1. Radiators From Space – Enemies (1977, A Side, Dublin)
2. The Boomtown Rats – Born To Burn (1977, B Side, Dublin)
3. East Coast Angels – Punk Rockin’ (1977, A Side, Dublin)
4. Revolver – Silently Screaming (1978, A Side, Dublin)
5. The Vipers – I’ve Got You (1978, A Side, Dublin)
6. The Radiators – Million Dollar Hero (1978, A Side, Dublin)
7. Rudi – Big Time (1978, A Side, Belfast)
8. Victim – Strange Thing By Night (1978, A Side, Belfast)
9. The Undertones – Smarter Than You (1978, B Side, Derry)
10. Stiff Little Fingers – 78 R.P.M. (1978, B Side, Belfast)
11. XDreamists – Right Way Home (1978, A Side, Belfast)
12. The Outcasts – Self Concious Over You (1979, A Side, Belfast)
13. Strange Movements – Dancing In The Ghetto (1979, A Side, Dublin)
14. The Atrix – The Moon Is Puce (1979, A Side, Dublin)
15. Tony Koklin – Cinderella (1979, A Side, Dublin)
16. Sacre Bleu – Broken Promises (1979, A Side, Dublin)
17. Berlin – Over 21 (1979, A Side, Dublin)
18. U2 – Boy Girl (1979, B Side, Dublin)
19. Protex – I Can’t Cope (1979, A Side, Belfast)
20. Starjets – War Stories (1979, A Side, Belfast)
21. Rudi – I Spy (1979, A Side, Belfast)
22. The Static Routines – Rock n Roll Clones (1979, A Side, Dundalk)
23. The Zipps – Friends (1979, A Side, Belfast)
24. The Moondogs – She’s Nineteen (1979, A Side, Derry)
25. Reufrex – One By One (1979, A Side, Belfast)
26. The New Versions – Tango Of Nerves (1979, Compilation, Dublin)
27. The Resistors – Service With A Smile (1979, Compilation, Dublin)
28. Berlin – Stop Stop (1979, Compilation, Dublin)
1977 to 1979
If you were to judge solely on records released by Irish bands in 1977, it might appear that Punk Rock hadn’t had much of an impact on the country. The absence of any real existing rock scene in the South, and the political situation / civil war in the North, undoubtedly, contributed to the delayed reaction.
Dublin band The Radiators From Space released the first Irish punk single in April ’77, and followed it with the equally excellent ‘Enemies’, in September. Another Dublin band, The Boomtown Rats found immediate international success. ‘Born To Burn’ was the non album b-side of their debut hit. Perhaps, the most curious release from 1977 was ‘Punk Rockin’ from Dublin band East Coast Angels.
Events in London, and elsewhere, did in fact have a motivating effect across the Irish Sea and a host of new bands eventually began to appear. The transition from Punk to New Wave seemed to suit the mood in Dublin and a trio of excellent singles were released by the city’s bands in 1978. ‘Silently Screaming’ by Revolver, ‘I’ve Got You’ by The Vipers, and ‘Million Dollar Hero’ by the newly name shortened and less punky, Radiators.
Up North, there was a more faithful though quite distinctive take on Punk, and in 1978 Rudi’s infectious ‘Big Time’ and Victim’s ‘Strange Thing By Night’ were the first two releases on Terry Hooley’s Good Vibrations record label.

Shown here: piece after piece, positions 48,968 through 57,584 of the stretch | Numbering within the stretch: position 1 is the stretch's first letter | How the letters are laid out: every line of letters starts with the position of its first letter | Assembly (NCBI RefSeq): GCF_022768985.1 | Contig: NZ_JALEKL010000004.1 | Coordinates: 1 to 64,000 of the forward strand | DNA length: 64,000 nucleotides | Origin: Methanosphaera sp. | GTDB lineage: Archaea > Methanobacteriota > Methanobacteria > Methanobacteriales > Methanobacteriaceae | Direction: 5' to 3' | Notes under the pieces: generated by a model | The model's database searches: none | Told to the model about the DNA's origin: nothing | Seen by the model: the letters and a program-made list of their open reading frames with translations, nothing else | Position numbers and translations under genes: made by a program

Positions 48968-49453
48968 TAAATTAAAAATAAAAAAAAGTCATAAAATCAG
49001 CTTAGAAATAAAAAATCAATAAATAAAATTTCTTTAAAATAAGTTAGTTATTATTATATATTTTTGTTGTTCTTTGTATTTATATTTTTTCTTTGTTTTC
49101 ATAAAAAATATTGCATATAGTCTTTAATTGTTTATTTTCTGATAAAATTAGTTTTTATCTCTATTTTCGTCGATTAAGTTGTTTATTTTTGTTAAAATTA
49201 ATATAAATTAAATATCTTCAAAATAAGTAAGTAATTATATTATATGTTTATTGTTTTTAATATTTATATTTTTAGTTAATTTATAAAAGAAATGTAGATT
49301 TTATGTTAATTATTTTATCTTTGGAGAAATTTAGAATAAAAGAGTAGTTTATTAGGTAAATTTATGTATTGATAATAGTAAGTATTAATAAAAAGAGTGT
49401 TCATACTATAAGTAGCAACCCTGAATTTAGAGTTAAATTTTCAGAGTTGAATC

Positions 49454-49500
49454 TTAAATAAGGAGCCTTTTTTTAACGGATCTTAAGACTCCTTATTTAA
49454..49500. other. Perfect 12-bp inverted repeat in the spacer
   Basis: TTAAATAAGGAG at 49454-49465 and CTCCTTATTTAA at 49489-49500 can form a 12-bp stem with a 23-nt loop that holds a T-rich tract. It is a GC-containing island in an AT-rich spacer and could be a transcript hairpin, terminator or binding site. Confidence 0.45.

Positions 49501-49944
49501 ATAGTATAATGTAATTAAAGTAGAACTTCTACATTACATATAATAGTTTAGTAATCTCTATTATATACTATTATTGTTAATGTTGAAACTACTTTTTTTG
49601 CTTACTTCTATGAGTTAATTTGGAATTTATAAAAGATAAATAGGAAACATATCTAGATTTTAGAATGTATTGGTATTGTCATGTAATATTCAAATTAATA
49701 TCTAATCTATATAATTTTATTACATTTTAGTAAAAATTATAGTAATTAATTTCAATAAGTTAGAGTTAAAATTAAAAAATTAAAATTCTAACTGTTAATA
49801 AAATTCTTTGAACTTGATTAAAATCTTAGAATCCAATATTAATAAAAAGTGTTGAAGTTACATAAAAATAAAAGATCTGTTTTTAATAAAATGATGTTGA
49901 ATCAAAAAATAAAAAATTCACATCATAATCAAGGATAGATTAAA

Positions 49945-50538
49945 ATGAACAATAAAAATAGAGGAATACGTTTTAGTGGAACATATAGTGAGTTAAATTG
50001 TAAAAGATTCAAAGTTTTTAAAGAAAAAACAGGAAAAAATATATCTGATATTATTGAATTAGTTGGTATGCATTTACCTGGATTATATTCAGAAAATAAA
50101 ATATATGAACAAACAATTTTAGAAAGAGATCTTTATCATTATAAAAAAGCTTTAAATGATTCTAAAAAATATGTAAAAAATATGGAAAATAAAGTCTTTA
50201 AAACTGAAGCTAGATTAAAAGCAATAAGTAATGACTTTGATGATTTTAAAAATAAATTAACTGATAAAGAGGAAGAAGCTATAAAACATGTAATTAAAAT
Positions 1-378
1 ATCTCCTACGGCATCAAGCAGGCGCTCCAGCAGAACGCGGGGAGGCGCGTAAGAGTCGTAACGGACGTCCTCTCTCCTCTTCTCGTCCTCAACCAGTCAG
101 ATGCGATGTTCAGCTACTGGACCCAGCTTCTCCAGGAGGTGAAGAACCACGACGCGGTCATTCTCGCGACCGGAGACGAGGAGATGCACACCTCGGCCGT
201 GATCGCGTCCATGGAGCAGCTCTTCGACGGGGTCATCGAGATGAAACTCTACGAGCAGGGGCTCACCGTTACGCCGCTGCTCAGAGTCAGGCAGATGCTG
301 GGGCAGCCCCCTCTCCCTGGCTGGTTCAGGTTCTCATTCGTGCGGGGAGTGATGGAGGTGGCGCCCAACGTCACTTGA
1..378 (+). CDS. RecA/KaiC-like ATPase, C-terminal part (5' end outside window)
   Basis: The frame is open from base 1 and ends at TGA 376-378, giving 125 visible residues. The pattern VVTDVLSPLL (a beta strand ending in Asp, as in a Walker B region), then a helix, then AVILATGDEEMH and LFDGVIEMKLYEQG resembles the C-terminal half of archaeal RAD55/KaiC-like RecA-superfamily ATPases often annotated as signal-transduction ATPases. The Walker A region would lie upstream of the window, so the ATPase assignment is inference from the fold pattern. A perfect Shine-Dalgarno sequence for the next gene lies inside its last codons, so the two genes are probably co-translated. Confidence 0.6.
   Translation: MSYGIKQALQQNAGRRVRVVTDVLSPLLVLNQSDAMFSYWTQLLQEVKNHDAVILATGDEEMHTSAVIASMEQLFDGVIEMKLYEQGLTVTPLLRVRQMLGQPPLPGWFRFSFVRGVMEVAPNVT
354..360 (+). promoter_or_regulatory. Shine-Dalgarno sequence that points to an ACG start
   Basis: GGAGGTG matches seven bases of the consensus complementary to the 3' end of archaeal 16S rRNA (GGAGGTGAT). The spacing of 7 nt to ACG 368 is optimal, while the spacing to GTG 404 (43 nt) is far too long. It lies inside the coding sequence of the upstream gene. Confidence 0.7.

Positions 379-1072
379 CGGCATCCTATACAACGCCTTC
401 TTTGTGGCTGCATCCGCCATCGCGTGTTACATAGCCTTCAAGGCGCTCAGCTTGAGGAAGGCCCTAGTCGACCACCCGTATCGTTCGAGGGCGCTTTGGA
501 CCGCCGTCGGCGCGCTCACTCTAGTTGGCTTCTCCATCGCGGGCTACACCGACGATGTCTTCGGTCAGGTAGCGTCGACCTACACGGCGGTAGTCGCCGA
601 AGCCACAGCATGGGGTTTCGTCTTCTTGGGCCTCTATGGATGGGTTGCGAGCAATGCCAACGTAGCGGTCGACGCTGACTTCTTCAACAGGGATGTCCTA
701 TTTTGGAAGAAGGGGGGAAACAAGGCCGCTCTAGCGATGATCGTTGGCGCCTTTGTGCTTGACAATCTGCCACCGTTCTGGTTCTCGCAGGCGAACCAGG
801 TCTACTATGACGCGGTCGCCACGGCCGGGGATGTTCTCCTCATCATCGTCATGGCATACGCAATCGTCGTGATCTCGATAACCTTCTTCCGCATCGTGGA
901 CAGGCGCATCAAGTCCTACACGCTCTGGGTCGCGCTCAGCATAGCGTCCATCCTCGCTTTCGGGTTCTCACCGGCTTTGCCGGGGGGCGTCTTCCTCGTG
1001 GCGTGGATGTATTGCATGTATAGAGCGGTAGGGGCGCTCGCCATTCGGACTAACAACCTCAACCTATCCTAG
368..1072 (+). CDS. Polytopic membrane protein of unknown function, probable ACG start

The Undertones debut soon followed on the same label, and thanks, in part, to John Peel, famously playing ‘that song’ twice in a row, the band became a regular fixture on the UK Charts. ‘Smarter Than You’ was the single’s non-album b-side. Stiff Little Fingers also benefited from Peel airplay, and were unusual for a Northern Irish band, both, in that they weren’t on Good Vibrations, and that they actually addressed ‘The Troubles’ in their songs. 78 R.P.M. was listed as the a-side of first pressings of the band’s second single, although all subsequent pressings reversed it with the band’s most famous song.
XDreamists, ‘Right Way Home’, the fifth Good Vibrations, release had a more New Wave sound than its predecessors. In 1979, Good Vibrations released ‘Self Concious Over You’ by The Outcasts, which was also the title track of the band’s, and label’s, debut album, released the same year.
The Dublin scene continued to develop and diversify during 1979 with the emergence of several more new bands. Strange Movements ‘Dancing in The Ghetto’, released on Good Vibrations International, had a quirky Post-Punk vibe. The Atrix incorporated, eh.. theatrics to their off-kilter music. ‘The Moon Is Puce’ was the first in a run of classic singles. Tony Koklin’s wonderful ‘Cinderella’ took a Power-pop twist.
Sacre Bleu were more a Rhythm and Blues than New Wave band, but their single ‘Broken Promises’ had all the energy of the New Wave bands. Berlin’s ‘Over 21’ was a teenage anthem in waiting. U2 also released their first three track EP in 1979. ‘Boy Girl’ was the only track on the EP not rerecorded for the band’s debut album ‘Boy’ the following year.
Protex made their debut on Good Vibrations, but had signed to a major label by the release of ‘I Can’t Cope’. A Belfast band with no Good Vibrations connection was Starjets. ‘War Stories’ was performed by the band on BBC’s Top Of The Pops. Despite this prestigious TV appearance, the single stalled at number 51 on the UK Chart.
Also in 1979, Rudi followed up ‘Big Time’ with the ‘I Spy’ EP, and Dundalk band, The Static Routines also benefitted from Terry Hooley’s patronage, releasing ‘Rock’N’Roll Clones’ on his Good Vibrations International offshoot.
Belfast band The Zipps released their only single ‘Friends’ on English label, Rip Off Records.
Two further 1979 releases on Good Vibrations were ‘She’s Nineteen’ by The Moondogs, who went on to have their own afternoon TV show, and ‘One By One’ by Belfast band Ruefrex.
‘Tango Of Nerves’ by The New Versions, ‘Service With A Smile’ by The Resistors and ‘Stop, Stop’ by Berlin, all appeared on the 1979 up-and-coming Dublin artists sampler album, ‘Just For Kicks’.